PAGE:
As soon as I saw it, I knew our half of the Viper Bots (Ludi, Josie and Joseph) would be interested in giving it a try.
A couple of key differences. First, the original instructions used a battery-driven WeDo motor. We have an EV3-based robot named ViperEvie, so we connected an EV3 medium motor to her. It was a little tricky anchoring the medium motor to the LEGO mat, but I figured out a way to do it. Second, we had trouble with eggs rotating and falling, despite trying many adjustments. The thing that worked best for us was adding rubber tires to the back wheels.
We made a video showing the results:
H/T to Lauren Kornegay-Dollar for sharing this link with us!
Over the past few years, I have coached both First Lego League and First Lego League Jr. teams at Vogt Elementary. The older FLL team has always been called the Viper Bots. The younger team has changed its name over time: First they were the Sci Girls, then the LadyBots. This year they became the Unicorn Girls.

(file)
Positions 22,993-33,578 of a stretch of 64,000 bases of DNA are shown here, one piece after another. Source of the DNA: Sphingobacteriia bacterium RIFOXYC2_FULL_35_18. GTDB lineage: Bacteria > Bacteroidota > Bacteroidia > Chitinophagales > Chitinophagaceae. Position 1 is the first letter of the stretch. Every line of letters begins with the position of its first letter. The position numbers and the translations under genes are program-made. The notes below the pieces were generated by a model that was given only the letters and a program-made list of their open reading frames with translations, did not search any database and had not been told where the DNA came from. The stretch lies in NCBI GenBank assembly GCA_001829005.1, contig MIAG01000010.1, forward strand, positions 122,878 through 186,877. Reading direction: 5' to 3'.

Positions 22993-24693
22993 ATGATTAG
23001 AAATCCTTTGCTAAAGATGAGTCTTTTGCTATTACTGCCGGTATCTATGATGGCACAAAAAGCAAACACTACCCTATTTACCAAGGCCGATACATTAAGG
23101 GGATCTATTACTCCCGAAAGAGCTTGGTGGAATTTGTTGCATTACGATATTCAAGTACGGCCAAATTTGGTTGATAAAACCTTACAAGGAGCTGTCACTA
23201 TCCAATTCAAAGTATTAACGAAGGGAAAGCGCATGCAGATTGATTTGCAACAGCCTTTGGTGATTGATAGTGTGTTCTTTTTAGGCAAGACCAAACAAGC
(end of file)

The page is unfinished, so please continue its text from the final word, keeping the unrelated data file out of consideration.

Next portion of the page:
Well, we ended up having so many interested 1st-3rd grade girls that we had to add a second Jr. FLL team: the Unimermaids. It was quite an experience coaching these two teams, along with co-coaches Yoli and Heather Roberts, and our middle school helper, Ludi.
This was my fourth season coaching an FLL team. This year all three Renaud girls were on the team: it was Jadzia’s fourth and final year, Ludi’s second, and Josie’s first.
The Viper Bots are a school-based team, so we begin when school begins in August at Vogt Elementary. After that, it’s a race to build and program our robot, research a project, and write a presentation by November. It is pretty exhausting.
This year, our elementary school introduced a new Girl Scouts robotics team.
I was asked if I might like to help out. I like programming and Legos, so I thought it sounded like it could be fun. I didn’t realize I would end up being the team’s coach. Before long I was receiving boxes from Lego in the mail.